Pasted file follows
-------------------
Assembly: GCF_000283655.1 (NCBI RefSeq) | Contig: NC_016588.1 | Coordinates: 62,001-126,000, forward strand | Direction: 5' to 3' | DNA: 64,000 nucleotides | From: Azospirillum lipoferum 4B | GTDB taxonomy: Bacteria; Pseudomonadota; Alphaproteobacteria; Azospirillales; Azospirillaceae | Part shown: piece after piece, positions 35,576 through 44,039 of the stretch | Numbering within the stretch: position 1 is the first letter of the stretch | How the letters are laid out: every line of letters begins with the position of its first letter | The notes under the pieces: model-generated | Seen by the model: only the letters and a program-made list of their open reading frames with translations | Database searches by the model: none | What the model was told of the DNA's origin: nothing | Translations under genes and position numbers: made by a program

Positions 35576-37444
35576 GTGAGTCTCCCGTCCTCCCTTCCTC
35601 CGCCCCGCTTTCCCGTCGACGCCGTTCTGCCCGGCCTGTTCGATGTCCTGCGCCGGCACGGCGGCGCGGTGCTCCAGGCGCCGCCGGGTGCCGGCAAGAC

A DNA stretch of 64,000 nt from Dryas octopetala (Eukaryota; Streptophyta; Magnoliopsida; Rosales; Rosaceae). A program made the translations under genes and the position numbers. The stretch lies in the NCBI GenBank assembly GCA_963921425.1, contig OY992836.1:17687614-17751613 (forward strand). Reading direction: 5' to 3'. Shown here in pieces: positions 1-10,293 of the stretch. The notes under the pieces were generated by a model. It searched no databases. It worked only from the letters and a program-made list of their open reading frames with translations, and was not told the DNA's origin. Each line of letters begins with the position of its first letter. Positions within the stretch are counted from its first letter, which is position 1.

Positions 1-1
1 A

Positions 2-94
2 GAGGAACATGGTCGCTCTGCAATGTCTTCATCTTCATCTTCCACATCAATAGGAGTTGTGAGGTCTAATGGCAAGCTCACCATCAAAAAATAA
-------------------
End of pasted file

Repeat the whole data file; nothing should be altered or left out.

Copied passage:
Assembly: GCF_000283655.1 (NCBI RefSeq) | Contig: NC_016588.1 | Coordinates: 62,001-126,000, forward strand | Direction: 5' to 3' | DNA: 64,000 nucleotides | From: Azospirillum lipoferum 4B | GTDB taxonomy: Bacteria; Pseudomonadota; Alphaproteobacteria; Azospirillales; Azospirillaceae | Part shown: piece after piece, positions 35,576 through 44,039 of the stretch | Numbering within the stretch: position 1 is the first letter of the stretch | How the letters are laid out: every line of letters begins with the position of its first letter | The notes under the pieces: model-generated | Seen by the model: only the letters and a program-made list of their open reading frames with translations | Database searches by the model: none | What the model was told of the DNA's origin: nothing | Translations under genes and position numbers: made by a program

Positions 35576-37444
35576 GTGAGTCTCCCGTCCTCCCTTCCTC
35601 CGCCCCGCTTTCCCGTCGACGCCGTTCTGCCCGGCCTGTTCGATGTCCTGCGCCGGCACGGCGGCGCGGTGCTCCAGGCGCCGCCGGGTGCCGGCAAGAC

A DNA stretch of 64,000 nt from Dryas octopetala (Eukaryota; Streptophyta; Magnoliopsida; Rosales; Rosaceae). A program made the translations under genes and the position numbers. The stretch lies in the NCBI GenBank assembly GCA_963921425.1, contig OY992836.1:17687614-17751613 (forward strand). Reading direction: 5' to 3'. Shown here in pieces: positions 1-10,293 of the stretch. The notes under the pieces were generated by a model. It searched no databases. It worked only from the letters and a program-made list of their open reading frames with translations, and was not told the DNA's origin. Each line of letters begins with the position of its first letter. Positions within the stretch are counted from its first letter, which is position 1.

Positions 1-1
1 A

Positions 2-94
2 GAGGAACATGGTCGCTCTGCAATGTCTTCATCTTCATCTTCCACATCAATAGGAGTTGTGAGGTCTAATGGCAAGCTCACCATCAAAAAATAA